by David Bershadsky and Alexander Kirillov

A shield for Adafruit's Feather boards for making complex robots with ease

View all updates Sep 11, 2020

Powered by Microchip SAM D21 microcontroller

by David Bershadsky

RoverWing is part of the Microchip Get Launched program, which is designed to help new projects utilizing Microchip components launch their campaigns through campaign promotion, lower BOM cost on Microchip components during initial production, as well as reduced Crowd Supply fees for the project.

The RoverWing utilizes the 32-bit Microchip SAM D21 Arm® Cortex®-M0+ microcontroller as its heart. This powerful 48 Mhz microcontroller, boasting 256Kb flash memory, numerous I2C, SPI, and UART interfaces and other peripherals can handle complex computations in parallel, reducing the computation load on the host. Doing this is extremely beneficial when utilizing algorithms like PID for motor speeds using encoders, as well as navigation using the IMU/Encoders because the main microcontroller remains completely free to work on other computations, only sending periodic commands to the RoverWing. The SAM D21 also handles the processing of all sensor data that the RoverWing collects before passing it to the host device, helping to reduce noise in sensor readings and computation load.

RoverWing is glad to have been accepted into the Microchip Get Launched program, because it helps us ensure that we will deliver finished RoverWings on time and within our target budget!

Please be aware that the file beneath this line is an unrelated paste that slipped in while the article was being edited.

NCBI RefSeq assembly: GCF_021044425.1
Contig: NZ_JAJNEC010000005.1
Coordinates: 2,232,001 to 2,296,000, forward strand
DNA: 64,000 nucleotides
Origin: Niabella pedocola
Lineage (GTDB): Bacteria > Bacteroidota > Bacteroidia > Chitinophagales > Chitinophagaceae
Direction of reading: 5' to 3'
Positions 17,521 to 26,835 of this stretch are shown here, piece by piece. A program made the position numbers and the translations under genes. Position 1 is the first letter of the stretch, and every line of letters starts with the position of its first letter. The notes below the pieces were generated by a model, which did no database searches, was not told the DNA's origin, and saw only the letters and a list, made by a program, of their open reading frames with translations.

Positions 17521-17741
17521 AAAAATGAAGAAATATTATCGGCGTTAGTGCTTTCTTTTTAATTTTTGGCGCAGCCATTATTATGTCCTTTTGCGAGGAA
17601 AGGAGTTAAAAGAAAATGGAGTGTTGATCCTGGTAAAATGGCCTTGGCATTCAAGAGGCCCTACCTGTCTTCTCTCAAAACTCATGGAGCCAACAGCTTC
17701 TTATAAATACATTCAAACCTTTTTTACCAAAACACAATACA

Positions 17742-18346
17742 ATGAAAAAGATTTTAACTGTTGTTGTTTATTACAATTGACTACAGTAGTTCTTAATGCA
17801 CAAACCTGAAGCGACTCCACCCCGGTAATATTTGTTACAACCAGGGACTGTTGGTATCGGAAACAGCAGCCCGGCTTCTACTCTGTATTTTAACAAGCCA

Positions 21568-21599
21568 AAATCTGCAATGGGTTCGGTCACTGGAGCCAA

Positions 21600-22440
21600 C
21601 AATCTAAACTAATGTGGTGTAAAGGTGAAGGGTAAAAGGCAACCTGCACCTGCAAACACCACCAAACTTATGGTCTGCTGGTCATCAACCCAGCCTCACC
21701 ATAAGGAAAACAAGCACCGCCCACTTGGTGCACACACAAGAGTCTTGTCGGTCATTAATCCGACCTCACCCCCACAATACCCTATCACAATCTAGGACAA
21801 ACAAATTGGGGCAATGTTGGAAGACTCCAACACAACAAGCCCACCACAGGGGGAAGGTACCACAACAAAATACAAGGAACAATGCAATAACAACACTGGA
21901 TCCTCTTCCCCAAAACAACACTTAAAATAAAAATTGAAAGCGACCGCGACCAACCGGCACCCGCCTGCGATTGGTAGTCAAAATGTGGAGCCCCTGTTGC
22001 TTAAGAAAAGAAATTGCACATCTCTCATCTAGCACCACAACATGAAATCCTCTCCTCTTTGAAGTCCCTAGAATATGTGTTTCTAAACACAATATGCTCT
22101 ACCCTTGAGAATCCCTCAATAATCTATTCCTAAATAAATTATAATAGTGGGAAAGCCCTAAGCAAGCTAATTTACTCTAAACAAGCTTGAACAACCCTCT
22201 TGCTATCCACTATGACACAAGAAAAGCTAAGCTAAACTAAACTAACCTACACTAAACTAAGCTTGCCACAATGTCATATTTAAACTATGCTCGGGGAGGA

About the Author

David Bershadsky

$2,308 raised

of $2,300 goal

100% Funded! Order Below

Product Choices



Includes one RoverWing board and connector set: one power cable ( XT30 to XT60 ), two motor cables (JST VH to bare wire).


RoverWing Top

One Top board for the RoverWing. It provides a power switch, small prototyping area, three NeoPixel LEDs, buttons, and a 3-line OLED display. Some soldering is required.


David Bershadsky and Alexander Kirillov

Alexander Kirillov is a professor of mathematics, but has been interested in robotics and electronics for many years. In 2008, he started a robotics team, Team Islandbots. After competing for a couple of years in First Lego League, Team Islandbots moved on to First Tech Challenge (FTC) and became one of the most successful teams on Long Island, twice advancing to the World Championship. David Bershadsky is an 18-year-old currently studying electrical engineering. He likes to spend time on projects such as building robots and designing PCBs. He got into robotics during 7th grade, when he joined the Islandbots FTC team 4137, coached by Alexander Kirillov.

David Bershadsky


Alexander "Shurik" Kirillov



PCB Fabrication & Assembly

See Also

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